OUT of 26 universities in South Africa, 19 were at low risk and seven at medium risk when the report was compiled in September, the Department’s deputy director-general for higher education, Diane Parker, told parliament’s portfolio committee on higher education, science and technology during a briefing on the 2020 academic year in the Post School Education and Training System.
The higher education, science and technology minister Dr Blade Nzimande was also present at the briefing.
“Universities that had already developed online teaching and learning capacity were able to transition to an online modality more rapidly. Universities have extended teaching and learning time to more effectively support students who could not be fully engaged during the lockdown,” Parker told the portfolio committee on higher education.
Parker said 68% of university students already have access to devices.
“Some universities have indicated that devices are available, but students are not taking them up. The universities where device availability is low at present are participating in the NSFAS-led process,” she said.
She also said around 94% of students were being provided with mobile data.
The 10 universities that are expected to complete the academic year in 2020 include the Cape Peninsula University of Technology, the University of Cape Town, the University of the Free State and the University of Johannesburg.
The Durban University of Technology, North West University, Rhodes University and the University of Mpumalanga are some that are planning to end the second semester in January 2021.
Universities planning for a February completion include, among others, the Central University of Technology, Mangosuthu University of Technology in Durban, Nelson Mandela University and University of KwaZulu-Natal.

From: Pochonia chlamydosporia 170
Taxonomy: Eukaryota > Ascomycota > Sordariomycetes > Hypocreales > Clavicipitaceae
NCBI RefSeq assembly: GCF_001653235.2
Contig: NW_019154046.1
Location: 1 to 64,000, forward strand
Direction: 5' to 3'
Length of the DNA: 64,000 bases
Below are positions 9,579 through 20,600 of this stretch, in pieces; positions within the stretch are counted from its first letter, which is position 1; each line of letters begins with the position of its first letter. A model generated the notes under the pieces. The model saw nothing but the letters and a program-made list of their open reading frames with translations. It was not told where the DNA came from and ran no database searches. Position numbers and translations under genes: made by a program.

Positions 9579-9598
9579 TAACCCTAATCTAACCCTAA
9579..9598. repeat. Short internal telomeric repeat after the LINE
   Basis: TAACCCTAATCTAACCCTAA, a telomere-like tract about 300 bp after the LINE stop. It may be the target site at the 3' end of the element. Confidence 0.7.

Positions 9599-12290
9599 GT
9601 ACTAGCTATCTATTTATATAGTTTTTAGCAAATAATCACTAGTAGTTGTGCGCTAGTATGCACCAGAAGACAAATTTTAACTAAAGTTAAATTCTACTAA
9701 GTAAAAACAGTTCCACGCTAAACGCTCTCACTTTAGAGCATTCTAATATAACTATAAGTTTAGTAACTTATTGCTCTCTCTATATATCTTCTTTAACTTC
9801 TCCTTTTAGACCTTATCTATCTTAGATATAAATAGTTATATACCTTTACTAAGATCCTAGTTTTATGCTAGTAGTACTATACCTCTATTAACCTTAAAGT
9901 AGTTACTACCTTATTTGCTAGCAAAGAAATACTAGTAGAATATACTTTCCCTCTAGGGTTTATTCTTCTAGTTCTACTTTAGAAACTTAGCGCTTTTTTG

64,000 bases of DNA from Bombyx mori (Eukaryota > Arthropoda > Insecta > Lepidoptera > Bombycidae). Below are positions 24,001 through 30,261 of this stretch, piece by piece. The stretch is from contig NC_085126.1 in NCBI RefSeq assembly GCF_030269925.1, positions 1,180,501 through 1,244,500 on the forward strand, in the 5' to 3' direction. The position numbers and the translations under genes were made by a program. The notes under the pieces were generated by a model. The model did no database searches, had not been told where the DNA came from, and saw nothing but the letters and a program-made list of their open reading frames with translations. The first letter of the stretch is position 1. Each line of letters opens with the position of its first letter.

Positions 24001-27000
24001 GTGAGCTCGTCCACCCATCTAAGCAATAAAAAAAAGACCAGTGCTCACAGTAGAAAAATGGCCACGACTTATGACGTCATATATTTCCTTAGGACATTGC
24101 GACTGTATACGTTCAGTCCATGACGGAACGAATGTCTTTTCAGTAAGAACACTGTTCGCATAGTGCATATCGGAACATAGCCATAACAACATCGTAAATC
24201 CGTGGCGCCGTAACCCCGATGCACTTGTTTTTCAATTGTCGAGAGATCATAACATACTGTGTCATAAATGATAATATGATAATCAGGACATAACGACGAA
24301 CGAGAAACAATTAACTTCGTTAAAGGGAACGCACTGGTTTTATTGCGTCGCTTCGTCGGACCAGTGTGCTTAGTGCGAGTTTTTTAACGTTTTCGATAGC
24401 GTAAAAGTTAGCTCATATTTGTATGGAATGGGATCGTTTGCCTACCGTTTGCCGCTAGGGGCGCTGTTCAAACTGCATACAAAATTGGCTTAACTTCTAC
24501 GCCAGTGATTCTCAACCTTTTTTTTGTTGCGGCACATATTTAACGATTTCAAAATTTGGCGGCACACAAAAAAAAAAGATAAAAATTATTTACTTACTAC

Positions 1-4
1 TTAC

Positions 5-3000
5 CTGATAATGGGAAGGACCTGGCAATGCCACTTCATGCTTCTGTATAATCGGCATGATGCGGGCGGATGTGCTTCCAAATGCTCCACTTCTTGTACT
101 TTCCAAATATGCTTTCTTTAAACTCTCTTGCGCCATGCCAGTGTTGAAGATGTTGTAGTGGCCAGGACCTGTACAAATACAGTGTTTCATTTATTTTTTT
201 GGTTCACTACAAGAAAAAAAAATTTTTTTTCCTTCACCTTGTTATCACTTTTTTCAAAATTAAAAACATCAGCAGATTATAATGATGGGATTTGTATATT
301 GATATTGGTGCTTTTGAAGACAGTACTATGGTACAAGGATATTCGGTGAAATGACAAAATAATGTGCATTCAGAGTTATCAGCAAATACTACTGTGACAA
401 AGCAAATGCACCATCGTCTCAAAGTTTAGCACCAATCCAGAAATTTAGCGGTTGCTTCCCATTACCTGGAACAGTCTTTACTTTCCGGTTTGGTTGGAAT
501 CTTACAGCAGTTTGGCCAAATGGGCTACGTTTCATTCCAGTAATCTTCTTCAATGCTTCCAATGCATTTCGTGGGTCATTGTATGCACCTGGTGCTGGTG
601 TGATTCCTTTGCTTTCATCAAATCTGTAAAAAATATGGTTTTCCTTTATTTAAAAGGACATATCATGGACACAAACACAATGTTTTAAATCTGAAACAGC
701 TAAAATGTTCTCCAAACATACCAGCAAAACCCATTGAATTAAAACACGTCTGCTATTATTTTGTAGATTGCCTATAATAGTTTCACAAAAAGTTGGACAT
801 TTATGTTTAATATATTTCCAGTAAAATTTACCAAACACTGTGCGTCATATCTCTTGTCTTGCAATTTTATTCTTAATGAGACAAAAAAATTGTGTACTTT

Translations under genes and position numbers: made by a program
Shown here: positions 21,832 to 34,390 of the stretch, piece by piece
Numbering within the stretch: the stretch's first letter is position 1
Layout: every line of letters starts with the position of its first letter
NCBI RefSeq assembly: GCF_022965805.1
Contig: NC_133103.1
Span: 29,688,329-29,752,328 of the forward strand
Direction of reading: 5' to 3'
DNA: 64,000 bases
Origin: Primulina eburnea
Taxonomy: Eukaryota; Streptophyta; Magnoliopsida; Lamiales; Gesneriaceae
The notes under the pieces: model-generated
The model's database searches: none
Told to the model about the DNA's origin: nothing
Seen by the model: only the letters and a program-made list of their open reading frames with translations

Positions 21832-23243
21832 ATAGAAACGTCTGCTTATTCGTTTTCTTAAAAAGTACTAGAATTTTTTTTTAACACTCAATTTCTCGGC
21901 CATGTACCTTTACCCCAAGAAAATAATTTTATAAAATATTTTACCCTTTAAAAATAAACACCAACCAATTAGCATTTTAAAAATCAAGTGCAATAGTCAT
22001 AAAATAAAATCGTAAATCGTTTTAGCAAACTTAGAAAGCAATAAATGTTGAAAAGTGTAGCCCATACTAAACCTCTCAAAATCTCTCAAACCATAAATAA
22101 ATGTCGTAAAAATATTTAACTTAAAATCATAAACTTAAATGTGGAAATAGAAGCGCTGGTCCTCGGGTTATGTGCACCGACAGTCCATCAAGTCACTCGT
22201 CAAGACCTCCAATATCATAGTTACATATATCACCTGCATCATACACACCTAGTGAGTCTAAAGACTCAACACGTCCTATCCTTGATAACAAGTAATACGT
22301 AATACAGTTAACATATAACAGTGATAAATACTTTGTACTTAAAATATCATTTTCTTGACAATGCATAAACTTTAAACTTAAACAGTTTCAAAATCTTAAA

Nzimande said that he is unhappy when it comes to the procurement of laptops for students, now run by the National Student Financial Aid Scheme.
The Department is now questioning whether the process of procuring laptops for students is still needed.
“I want to make this clear. The laptop process was driven by NSFAS which means the accounting officer and the accounting authority for NSFAS, which is Dr Carolissen, is the one who was responsible for the entire process,” said Nzimande.
“I tried single-sourcing and failed. I am open about that. I was concerned that these laptops must come sooner rather than later.”
A fortnight ago, Nzimande released the latest protocols from Higher Health for the 2020/21 examination period in the Post-Schooling Education and Training (PSET) sector.
The protocols are set to guide 26 universities, 50 Technical and Vocational Education and Training (TVET) colleges and other post-schooling institutions on how to conduct invigilated examinations during the COVID-19 pandemic.
“The Protocol on Invigilation of Tests and Examinations during COVID-19 within PSET institutions was developed by the PSET health and wellness agency, Higher Health, which has been assisting institutions in managing COVID-19 since the outbreak,” said Nzimande.
(COMPILED BY INSIDE EDUCATION STAFF)